So far my favorite phrase is:
Because how cool is that?
Dear Congressperson Lee,
The U.S. is dependent on the Russians for present and future access to space. Only Soyuz can bring astronauts to and from the Space Station. The space vehicles being built by United Launch Alliance are designed around a Russian engine. NASA's own design for a crewed rocket is in its infancy and will not be useful for a decade, if it ever flies.
Mr. Putin has become much too bold because of other nations dependence. The recent loss of Malaysia Air MH17 and all aboard is one consequence.
Ending our dependency on Russia for access to space, sooner than we previously planned, has become critical. SpaceX has announced the crewed version of their Dragon spaceship. They have had multiple successful flights and returns to Earth of the un-crewed Dragon and their Falcon 9 rocket, which are without unfortunate foreign dependencies. SpaceX is pursuing development using private funds. The U.S. should now support and accelerate that development.
SpaceX has, after only a decade of development, demonstrated many advances over existing and planned paths to space. Recently they have twice successfully brought the first stage of their Falcon 9 rocket back to the ocean surface at a speed that would allow safe landing on ground. They have demonstrated many times the safe takeoff, flight to significant altitude, ground landing and re-flight of two similar test rockets. In October they plan the touchdown of their rocket's first stage on a barge at sea, and its recovery and re-use after a full flight to space. Should their plan for a reusable first-stage, second, and crew vehicle be achieved, it could result in a reduction in the cost of access to space to perhaps 1/100 of the current "astronomical" price. This would open a new frontier to economical access in a way not witnessed by our nation since the transcontinental railroad. The U.S. should now support this effort and reap its tremendous economic rewards.
This plan is not without risk, and like all space research there will be failures, delays, and eventually lost life. However, the many successes of SpaceX argue for our increased support now, and the potential of tremendous benefit to our nation and the world.
Please write back to me.
When Unix was united it was called Multics (back in the mid 60's). Now that it's split into multiple branches, it's called "Unix". Logic!
If MS Office died today, people would be switching to Google Docs on droves. And Android is the New Windows.
I hear Somalia is hiring your kind of doctors. (Libertarians should like the place: low tax, small gov't, few regulations, and lots of guns.)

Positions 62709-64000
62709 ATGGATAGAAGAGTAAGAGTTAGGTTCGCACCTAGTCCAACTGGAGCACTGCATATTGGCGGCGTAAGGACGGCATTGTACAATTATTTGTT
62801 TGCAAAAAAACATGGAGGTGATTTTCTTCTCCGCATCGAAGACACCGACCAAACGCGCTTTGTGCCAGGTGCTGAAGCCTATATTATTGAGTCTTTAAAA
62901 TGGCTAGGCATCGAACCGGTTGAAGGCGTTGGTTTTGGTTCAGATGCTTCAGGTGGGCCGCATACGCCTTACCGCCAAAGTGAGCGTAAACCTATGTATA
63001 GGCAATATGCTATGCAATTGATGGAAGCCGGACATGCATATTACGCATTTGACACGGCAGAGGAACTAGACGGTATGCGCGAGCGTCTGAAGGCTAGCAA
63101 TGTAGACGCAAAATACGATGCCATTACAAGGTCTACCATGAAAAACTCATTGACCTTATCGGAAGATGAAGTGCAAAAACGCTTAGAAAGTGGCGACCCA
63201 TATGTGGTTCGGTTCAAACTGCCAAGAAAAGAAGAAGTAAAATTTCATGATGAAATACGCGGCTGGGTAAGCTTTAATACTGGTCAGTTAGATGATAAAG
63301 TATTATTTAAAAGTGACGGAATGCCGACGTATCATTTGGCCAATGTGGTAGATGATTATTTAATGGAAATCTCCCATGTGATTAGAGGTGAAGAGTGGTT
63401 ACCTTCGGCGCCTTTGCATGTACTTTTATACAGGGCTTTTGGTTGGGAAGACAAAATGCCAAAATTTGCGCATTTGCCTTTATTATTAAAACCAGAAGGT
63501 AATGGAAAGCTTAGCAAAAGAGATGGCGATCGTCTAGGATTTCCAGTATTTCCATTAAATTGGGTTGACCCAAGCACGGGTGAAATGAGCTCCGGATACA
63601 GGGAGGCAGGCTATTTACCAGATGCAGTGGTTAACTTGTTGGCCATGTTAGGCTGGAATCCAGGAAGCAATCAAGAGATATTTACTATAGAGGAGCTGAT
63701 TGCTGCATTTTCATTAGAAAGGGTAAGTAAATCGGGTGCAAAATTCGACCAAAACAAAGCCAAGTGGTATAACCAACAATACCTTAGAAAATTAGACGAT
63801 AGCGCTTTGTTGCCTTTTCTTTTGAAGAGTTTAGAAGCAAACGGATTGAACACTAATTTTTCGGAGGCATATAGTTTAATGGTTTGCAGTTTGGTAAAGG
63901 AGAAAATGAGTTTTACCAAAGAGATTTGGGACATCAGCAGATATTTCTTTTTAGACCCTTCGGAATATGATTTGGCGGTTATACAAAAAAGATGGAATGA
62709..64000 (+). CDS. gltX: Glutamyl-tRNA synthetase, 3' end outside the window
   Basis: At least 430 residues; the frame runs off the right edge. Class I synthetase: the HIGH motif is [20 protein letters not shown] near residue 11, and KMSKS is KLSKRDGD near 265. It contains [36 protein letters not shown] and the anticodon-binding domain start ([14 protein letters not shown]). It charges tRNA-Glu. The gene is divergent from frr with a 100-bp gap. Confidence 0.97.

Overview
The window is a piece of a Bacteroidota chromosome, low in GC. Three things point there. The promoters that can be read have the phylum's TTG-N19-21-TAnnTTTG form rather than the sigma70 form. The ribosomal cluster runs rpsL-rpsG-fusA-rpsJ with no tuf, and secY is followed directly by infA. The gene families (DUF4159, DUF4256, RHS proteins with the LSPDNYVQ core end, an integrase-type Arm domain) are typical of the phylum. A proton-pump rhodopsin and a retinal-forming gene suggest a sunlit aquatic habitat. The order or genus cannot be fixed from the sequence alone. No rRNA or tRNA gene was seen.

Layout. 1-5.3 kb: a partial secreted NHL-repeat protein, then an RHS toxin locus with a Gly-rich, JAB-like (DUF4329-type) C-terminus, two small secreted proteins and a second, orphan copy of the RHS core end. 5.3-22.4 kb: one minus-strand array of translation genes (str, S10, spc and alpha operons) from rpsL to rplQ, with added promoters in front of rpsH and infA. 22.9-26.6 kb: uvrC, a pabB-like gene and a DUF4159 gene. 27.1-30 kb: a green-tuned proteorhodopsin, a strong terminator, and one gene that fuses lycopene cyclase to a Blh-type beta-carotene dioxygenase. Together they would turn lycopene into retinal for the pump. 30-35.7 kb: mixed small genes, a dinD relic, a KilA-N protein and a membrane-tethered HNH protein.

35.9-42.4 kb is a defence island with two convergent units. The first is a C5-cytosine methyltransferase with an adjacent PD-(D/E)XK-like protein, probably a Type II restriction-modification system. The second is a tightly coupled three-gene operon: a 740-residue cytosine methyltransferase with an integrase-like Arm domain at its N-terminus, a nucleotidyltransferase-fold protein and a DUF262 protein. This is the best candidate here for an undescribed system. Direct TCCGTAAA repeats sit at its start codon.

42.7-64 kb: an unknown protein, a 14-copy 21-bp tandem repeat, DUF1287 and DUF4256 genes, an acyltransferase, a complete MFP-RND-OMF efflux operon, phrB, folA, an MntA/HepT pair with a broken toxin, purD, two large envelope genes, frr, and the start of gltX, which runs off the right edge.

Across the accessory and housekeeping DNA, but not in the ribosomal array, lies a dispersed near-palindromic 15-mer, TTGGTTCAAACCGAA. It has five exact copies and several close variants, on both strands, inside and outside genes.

You don't gettit. See, if they documented node.js well, it would no longer have "nerd cred"; it would become Yet Another Boring Framework/Tool with 20 titles out like Learn Node.Js in 7 Days Unleashed Bible Face-First into the Deep End Without Water instead of an elite tool for elite nerds who can master the arcane and obtuse to write the distributed 3D TwitterFace.com and Fix ObamaCare.org in 3 days.
If the merger is squelched, then maybe Murdoch would decide to form his own ISP to compete with TW, giving us more competition. After all, if you cannot buy X, you have the option of becoming X's competitor. That's what the system should encourage. When you have a fat wallet it's too easy to buy a near monopoly instead of compete head on.
Foxconn named one of their factory buildings "Giant Leap" after some employees decided to skip the elevator.
Pink-slips are so pretty waving in the bright sun!
can die a slow painful death and rid us of their filth forever
Hold on, as much as Microsoft has ticked me off for 3+ decades, I don't want to see Google with a monopoly either. MS kind of keeps them in check.
So let's compromise, and watch MS get punched in the face a few times, okay 50 times, but not knocked out, just wobbly.
Screw big-media mergers. We need more competition as the current oligopolies have some of the worse customer service records there are, and high prices compared to the rest of world, even in denser population areas where the "rural long wire" argument doesn't hold up.
Oligopolies & monopolies almost always result in crappy service/products/prices.
The "economies of scale" argument for defending them is weak. That claim was used to protect the Detroit Big 3, but the Medium 7 from Japan came along and kicked the Big 3 in the ass.
I'll take the downsides of (alleged) lack of "economies of scale" over the sloth of oligopolies.
I have only 2 realistic ISP choices in my area, and it's not rural by any stretch. It's a hefty suburb right next to a major city. And both suck. The pushy sales persons on the phone eventually admit their service sucks when presented with undeniable evidence, but will blatantly make the argument, "Okay, we suck, but we can get you crappy service at a better price than the other crappy guy". Even they know they suck; they just claim they suck for less $ (at least until the "special offer" period runs out).
It's like two satan's arguing, "Okay, yes, we are hot here and your ass will indeed get burned off. BUT, we have better elevator music to listen to while you fry."
I'm thinking more along the lines of "Life that will use radio signals (or similar) to communicate in such a way that we have a chance of detecting them without either of us leaving our solar systems".
But that's a bit wordy.
I still like mine. It's got some cool stuff on it, available on no other platform and one of the biggest pluses is I don't go on the internet with it, so that distraction and annoyance isn't an issue.